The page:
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Open Access Highly Accessed Research article

Cost-effectiveness of supported self-management for CFS/ME patients in primary care

Gerry Richardson1, David Epstein1, Carolyn Chew-Graham2, Christopher Dowrick3, Richard P Bentall4, Richard K Morriss5*, Sarah Peters6, Lisa Riste6, Karina Lovell7, Graham Dunn2, Alison J Wearden6 and the FINE Trial Writing group on behalf of the FINE Trial group

Author Affiliations

1 Centre for Health Economics, University of York, Hull/York Medical School, York, YO10 5DD, United Kingdom

2 School of Community Based Medicine, University of Manchester, Manchester, M13 9PL, United Kingdom

3 School of Population, Community and Behavioural Sciences, University of Liverpool, Liverpool, L69 3GB, United Kingdom

4 School of Psychology, University of Bangor, Adeilad Brigantia, Penrallt Road, Bangor, Gwynedd, LL57 2AS, United Kingdom

5 School of Community Health Sciences, Institute of Mental Health, University of Nottingham, Nottingham, NG7 2TU, United Kingdom

6 School of Psychological Sciences, University of Manchester, Manchester, M13 9PL, United Kingdom

7 School of Nursing, Midwifery and Social Work, University of Manchester, Manchester, M13 9PL, United Kingdom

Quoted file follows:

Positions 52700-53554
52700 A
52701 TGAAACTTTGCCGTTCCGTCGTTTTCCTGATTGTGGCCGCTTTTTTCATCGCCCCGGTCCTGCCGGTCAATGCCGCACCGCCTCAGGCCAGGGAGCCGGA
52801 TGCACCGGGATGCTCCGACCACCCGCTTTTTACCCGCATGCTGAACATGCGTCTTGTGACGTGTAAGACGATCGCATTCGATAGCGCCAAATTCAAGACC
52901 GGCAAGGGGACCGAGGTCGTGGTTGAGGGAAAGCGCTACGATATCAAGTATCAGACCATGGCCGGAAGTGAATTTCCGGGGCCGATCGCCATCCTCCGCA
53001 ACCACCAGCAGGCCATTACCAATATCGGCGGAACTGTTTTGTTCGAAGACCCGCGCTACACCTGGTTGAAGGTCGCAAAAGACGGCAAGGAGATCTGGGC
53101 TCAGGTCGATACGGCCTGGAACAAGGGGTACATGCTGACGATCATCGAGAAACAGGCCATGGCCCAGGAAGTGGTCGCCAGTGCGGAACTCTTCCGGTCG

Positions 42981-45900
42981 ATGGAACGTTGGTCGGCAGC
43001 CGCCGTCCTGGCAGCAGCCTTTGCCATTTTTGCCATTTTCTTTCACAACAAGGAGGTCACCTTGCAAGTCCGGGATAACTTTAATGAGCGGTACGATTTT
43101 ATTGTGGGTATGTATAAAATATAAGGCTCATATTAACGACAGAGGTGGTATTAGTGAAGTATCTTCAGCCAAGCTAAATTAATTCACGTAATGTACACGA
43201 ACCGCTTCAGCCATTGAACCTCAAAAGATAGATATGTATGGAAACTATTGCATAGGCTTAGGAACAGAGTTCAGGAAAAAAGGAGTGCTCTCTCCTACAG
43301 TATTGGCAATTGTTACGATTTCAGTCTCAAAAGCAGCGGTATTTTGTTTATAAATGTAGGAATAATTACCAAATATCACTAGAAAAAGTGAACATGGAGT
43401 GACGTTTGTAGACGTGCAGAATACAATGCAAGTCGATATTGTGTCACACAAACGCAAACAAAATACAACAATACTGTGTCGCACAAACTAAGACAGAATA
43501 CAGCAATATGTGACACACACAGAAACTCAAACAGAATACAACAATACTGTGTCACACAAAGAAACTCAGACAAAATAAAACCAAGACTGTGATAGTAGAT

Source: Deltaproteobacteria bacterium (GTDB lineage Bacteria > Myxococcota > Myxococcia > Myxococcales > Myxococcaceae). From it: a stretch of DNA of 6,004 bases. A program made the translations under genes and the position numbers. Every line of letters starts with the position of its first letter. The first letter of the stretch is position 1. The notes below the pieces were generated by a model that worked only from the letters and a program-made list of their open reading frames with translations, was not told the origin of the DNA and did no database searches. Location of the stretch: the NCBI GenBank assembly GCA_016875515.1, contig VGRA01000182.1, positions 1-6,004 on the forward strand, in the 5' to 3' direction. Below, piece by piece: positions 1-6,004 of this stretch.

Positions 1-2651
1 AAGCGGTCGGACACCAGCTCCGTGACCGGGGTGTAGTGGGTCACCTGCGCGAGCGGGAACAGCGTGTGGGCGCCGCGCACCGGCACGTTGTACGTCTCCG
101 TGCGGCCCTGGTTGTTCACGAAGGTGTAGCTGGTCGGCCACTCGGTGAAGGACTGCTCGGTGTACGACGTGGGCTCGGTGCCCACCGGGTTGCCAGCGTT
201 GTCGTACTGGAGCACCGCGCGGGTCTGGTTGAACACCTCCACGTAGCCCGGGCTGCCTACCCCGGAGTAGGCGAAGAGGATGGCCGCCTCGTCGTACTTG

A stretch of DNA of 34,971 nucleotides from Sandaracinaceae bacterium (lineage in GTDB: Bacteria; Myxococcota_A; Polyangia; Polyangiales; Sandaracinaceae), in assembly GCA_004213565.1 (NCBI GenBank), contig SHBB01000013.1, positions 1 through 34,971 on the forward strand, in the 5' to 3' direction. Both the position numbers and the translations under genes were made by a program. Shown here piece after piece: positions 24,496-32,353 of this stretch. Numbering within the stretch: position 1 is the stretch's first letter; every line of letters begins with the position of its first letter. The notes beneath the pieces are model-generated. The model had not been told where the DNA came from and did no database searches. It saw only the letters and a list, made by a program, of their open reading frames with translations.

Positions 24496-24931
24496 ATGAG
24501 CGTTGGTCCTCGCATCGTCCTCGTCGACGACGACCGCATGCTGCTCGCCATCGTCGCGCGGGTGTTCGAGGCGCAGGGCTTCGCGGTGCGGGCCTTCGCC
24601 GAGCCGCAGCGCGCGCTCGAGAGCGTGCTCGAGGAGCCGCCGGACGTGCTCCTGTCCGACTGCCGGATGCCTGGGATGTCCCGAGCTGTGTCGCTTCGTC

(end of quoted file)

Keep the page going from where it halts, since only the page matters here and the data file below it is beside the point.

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BMC Family Practice 2013, 14:12  doi:10.1186/1471-2296-14-12

Published: 18 January 2013

Abstract

Background

Nurse led self-help treatments for people with chronic fatigue syndrome/myalgic encephalitis (CFS/ME) have been shown to be effective in reducing fatigue but their cost-effectiveness is unknown.

Methods

Cost-effectiveness analysis conducted alongside a single blind randomised controlled trial comparing pragmatic rehabilitation (PR) and supportive listening (SL) delivered by primary care nurses, and treatment as usual (TAU) delivered by the general practitioner (GP) in North West England. A within trial analysis was conducted comparing the costs and quality adjusted life years (QALYs) measured within the time frame of the trial. 296 patients aged 18 and over with CFS/ME diagnosed using the Oxford criteria were included in the cost-effectiveness analysis.

Results

Treatment as usual is less expensive and leads to better patient outcomes compared with Supportive Listening. Treatment as usual is also less expensive than Pragmatic Rehabilitation. PR was effective at reducing fatigue in the short term, but the impact of the intervention on QALYs was uncertain. However, based on the results of this trial, PR is unlikely to be cost-effective in this patient population.

Conclusions

This analysis does not support the introduction of SL. Any benefits generated by PR are unlikely to be of sufficient magnitude to warrant recommending PR for this patient group on cost-effectiveness grounds alone. However, dissatisfaction with current treatment options means simply continuing with ‘treatment as usual’ in primary care is unlikely to be acceptable to patients and practitioners.

Trial registration

The trial registration number is IRCTN74156610

Keywords:
Cost-effectiveness; Primary care; CFS/ME; Self-management; Supportive listening; Pragmatic rehabilitation